We can show you the past history of man, from his organic remains, and works of art, — paleontology, the science of ancient organisms, up the whole ascent, from gradation to gradation, is but a prophetic hymn, heralding the advent of a spiritual being—a great sermon from a stony text. It tells, too, of miracles surpassing miracles, of creative power, beauty and grandeur! — at which no skeptic dare scoff, without rasing a question of his own wisdom—in truth these fairy-like tales of anthropological science are incomparably more enrapturing to the human soul, than all the wonderful stories of romantic genii, enchanted castles, witches, ghosts, or bipeds, without feathers, that very fiction framed.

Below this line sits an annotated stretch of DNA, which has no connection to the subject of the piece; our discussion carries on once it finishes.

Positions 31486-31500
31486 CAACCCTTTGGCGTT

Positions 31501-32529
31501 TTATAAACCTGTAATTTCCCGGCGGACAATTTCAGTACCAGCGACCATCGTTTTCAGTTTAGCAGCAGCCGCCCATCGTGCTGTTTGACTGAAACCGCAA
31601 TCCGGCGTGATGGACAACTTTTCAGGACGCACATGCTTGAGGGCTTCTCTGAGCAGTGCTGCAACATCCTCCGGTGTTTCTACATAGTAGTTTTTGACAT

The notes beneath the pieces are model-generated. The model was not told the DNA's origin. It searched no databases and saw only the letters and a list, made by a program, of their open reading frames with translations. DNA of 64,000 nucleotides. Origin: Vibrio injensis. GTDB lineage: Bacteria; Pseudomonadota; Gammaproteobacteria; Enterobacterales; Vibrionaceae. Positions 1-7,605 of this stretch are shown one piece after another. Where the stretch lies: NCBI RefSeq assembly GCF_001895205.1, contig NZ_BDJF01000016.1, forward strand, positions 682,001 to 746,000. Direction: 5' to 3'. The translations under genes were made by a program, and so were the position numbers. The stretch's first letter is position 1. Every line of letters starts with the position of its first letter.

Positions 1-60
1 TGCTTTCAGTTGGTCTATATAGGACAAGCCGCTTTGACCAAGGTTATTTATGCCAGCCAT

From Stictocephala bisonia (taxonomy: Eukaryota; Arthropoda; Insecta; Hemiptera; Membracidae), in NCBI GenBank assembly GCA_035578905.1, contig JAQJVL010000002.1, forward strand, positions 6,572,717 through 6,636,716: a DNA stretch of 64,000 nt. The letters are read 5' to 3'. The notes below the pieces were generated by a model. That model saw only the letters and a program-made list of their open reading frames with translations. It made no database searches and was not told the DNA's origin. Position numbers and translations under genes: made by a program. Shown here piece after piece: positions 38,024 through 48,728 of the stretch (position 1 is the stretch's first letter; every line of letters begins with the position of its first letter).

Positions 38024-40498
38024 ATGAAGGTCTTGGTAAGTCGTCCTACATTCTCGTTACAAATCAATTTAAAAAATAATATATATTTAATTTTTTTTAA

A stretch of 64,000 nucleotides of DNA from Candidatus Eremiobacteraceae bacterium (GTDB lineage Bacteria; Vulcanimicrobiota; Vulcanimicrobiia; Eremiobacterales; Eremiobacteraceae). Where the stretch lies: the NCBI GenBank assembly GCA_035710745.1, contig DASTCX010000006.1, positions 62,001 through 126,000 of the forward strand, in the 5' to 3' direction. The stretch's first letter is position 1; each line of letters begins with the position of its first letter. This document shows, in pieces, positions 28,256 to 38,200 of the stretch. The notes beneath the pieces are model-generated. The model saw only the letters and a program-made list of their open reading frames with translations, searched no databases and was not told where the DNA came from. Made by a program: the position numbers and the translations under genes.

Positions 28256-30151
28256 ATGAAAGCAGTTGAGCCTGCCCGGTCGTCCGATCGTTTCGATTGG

In the midst of death, we are in life, in short, death is life, and if we are lost in wonder over the ancient trophies of intellectual man—as evinced in the profound wisdom which characterized the founder of the Great Pyramid at Ghizeh, or the excavated slabs that once adorned the stupendous walls of proud Nineveh; if we ponder over the solemn hieroglyphics, by means of which our dear venerable brother Osburn—the philosopher of Leeds—has told the tale of Egypt's early history to the whole world of literature; we learn with like rapture, through what startling revolutions of civilization and barbarism, varieties in figure, proportions, and strength, gradations and modifications of moral and intellectual qualities, both in the white and dark varieties of our species, as well as in the several intermediate tints, differences of features, forms, of skull, hair, beard, and color of iris, ratio of Cerebrum and Cerebellum, the influence of climate, even to the uttermost pans of the earth; thus do we learn, I say, how man has reached his present condition, now more swiftly, anon more slowly, yet ever showing to what a height organic differences themselves may rise, and scarcely less, to what a depth they may fall, on and on, through cycles of change eternal, amidst relics of life and structure, the date of which no human mind shall fix, and surrounded by those mighty dynasties of hoary ruin, that bloomed and fell, ere he stepped on the scene.